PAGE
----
The result of world powers in WTO: A cheap-talk game under different communication protocols
AbstractOfficial reports and case studies reveal that China experienced different means of communication with the world powers since it joined the World Trade Organization in 2001. In the first five years, China had public communication with both the United States and the European Union under the Transitional Review Mechanism. In 2006 a new means of communication, the China–US Strategic and Economic Dialogue, started to take effect. Reports show that the new mechanism has advanced the China–US relationship positively and productively. The difference between the two means of communication stimulates our study. We adopt a game theory model to examine the impact of different communication protocols on China's incentives to reveal information. We analyze a cheap-talk game between an informed agent and two uninformed principals who coordinate actions under two communication protocols: public and private communication. First, all equilibria under both means of communication are characterized. Information precision of the agent's equilibrium messages decreases with the principals' preference biases. Second, under private communication the agent communicates more informatively with one principal if she in effect reveals little information to the other. Under private communication there exists an informative equilibrium with asymmetric levels of information precision even when all equilibria under public communication are uninformative.
Download InfoIf you experience problems downloading a file, check if you have the proper application to view it first. In case of further problems read the IDEAS help page. Note that these files are not on the IDEAS site. Please be patient as the files may be large.
As the access to this document is restricted, you may want to look for a different version under "Related research" (further below) or search for a different version of it.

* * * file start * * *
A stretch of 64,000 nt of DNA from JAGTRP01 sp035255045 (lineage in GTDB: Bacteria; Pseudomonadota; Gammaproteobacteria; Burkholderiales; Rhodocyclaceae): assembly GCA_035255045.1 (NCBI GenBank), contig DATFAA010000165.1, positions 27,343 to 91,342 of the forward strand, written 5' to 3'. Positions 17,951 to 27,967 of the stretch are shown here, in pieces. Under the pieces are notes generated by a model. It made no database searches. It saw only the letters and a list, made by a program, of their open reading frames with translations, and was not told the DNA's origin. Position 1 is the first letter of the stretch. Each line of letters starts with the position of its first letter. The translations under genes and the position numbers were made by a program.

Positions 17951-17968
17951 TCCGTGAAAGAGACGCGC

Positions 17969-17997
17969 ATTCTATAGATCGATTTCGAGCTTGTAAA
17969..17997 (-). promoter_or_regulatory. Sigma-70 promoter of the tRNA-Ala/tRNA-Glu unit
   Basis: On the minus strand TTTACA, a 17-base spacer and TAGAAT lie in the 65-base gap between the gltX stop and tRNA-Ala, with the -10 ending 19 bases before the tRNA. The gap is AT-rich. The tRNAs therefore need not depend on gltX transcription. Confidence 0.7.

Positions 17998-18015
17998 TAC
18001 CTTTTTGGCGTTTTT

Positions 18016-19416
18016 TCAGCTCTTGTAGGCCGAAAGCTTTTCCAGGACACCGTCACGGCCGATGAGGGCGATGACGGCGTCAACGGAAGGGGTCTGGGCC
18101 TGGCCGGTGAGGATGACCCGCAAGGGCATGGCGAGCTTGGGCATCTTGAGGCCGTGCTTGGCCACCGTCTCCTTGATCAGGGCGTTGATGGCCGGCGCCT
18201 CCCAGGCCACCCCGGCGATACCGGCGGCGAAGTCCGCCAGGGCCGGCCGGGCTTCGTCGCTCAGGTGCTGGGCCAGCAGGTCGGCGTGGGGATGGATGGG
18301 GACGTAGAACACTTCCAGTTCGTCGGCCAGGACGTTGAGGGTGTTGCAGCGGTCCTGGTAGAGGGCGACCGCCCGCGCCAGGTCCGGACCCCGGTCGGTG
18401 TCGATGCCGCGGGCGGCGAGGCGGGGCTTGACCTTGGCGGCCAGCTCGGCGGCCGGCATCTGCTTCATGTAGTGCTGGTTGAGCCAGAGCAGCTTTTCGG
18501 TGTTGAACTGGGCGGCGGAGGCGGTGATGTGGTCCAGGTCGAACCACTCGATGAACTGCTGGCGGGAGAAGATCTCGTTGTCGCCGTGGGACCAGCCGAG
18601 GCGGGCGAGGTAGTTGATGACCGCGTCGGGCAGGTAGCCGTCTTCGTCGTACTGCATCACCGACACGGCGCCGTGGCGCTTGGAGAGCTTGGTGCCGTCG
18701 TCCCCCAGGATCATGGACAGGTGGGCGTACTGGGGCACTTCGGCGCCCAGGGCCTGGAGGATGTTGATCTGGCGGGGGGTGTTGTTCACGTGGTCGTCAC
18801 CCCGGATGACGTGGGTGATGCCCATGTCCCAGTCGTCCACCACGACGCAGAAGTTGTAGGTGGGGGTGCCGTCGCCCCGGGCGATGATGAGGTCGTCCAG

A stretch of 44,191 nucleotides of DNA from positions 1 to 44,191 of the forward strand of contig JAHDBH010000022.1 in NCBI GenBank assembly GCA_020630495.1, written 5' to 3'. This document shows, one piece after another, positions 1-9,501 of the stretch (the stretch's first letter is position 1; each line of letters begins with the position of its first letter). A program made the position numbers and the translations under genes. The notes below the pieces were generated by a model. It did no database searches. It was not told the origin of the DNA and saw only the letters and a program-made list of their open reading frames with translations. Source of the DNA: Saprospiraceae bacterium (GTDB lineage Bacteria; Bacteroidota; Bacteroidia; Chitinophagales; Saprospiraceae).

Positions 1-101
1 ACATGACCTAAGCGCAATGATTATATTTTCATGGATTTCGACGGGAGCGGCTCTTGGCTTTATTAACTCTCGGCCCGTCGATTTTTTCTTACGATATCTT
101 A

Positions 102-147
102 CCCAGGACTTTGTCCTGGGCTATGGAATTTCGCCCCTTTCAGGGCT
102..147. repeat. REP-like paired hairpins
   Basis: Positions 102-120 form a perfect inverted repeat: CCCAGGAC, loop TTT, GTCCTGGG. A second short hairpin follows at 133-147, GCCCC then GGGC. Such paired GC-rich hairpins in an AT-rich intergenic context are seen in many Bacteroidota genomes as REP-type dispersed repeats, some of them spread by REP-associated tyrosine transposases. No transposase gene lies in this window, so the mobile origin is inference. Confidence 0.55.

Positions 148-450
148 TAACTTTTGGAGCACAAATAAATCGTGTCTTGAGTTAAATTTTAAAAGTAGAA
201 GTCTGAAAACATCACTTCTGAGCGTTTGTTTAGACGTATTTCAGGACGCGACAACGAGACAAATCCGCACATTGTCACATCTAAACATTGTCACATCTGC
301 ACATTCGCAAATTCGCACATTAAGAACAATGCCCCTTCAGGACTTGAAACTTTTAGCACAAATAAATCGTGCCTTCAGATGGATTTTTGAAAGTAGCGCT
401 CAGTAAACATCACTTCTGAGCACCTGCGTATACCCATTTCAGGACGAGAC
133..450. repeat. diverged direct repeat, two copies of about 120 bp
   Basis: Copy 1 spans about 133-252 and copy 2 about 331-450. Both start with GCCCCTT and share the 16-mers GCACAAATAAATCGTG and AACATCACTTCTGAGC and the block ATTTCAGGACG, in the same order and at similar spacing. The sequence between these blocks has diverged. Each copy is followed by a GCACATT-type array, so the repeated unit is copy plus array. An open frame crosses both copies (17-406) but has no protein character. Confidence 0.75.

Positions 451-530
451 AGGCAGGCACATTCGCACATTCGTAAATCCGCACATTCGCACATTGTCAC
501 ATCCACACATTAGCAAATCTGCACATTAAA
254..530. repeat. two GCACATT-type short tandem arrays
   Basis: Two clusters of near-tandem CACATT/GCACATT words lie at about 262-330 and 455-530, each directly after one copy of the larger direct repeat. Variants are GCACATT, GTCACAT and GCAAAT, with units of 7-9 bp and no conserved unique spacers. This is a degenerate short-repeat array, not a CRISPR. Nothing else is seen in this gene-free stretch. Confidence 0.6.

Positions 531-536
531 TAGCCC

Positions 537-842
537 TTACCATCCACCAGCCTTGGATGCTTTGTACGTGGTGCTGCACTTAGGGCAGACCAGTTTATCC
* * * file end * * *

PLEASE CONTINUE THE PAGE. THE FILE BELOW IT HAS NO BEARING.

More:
Bibliographic InfoArticle provided by Elsevier in its journal China Economic Review.
Volume (Year): 27 (2013)
Issue (Month): C ()
Contact details of provider:
Web page: http://www.elsevier.com/locate/chieco
Strategic information transmission; Tacit coordination; Public communication; Private communication; WTO;
Find related papers by JEL classification:
- C72 - Mathematical and Quantitative Methods - - Game Theory and Bargaining Theory - - - Noncooperative Games
- D82 - Microeconomics - - Information, Knowledge, and Uncertainty - - - Asymmetric and Private Information; Mechanism Design
- D83 - Microeconomics - - Information, Knowledge, and Uncertainty - - - Search, Learning, and Information
- F13 - International Economics - - Trade - - - Trade Policy; International Trade Organizations
- F53 - International Economics - - International Relations, National Security, and International Political Economy - - - International Agreements and Observance; International Organizations
Please report citation or reference errors to , or , if you are the registered author of the cited work, log in to your RePEc Author Service profile, click on "citations" and make appropriate adjustments.:
- Stephen Morris & Hyun Song Shin, 2007.
Journal of the European Economic Association,
MIT Press, vol. 5(2-3), pages 594-602, 04-05.
- Ricardo Alonso & Wouter Dessein & Niko Matouschek, 2008.
"When Does Coordination Require Centralization?,"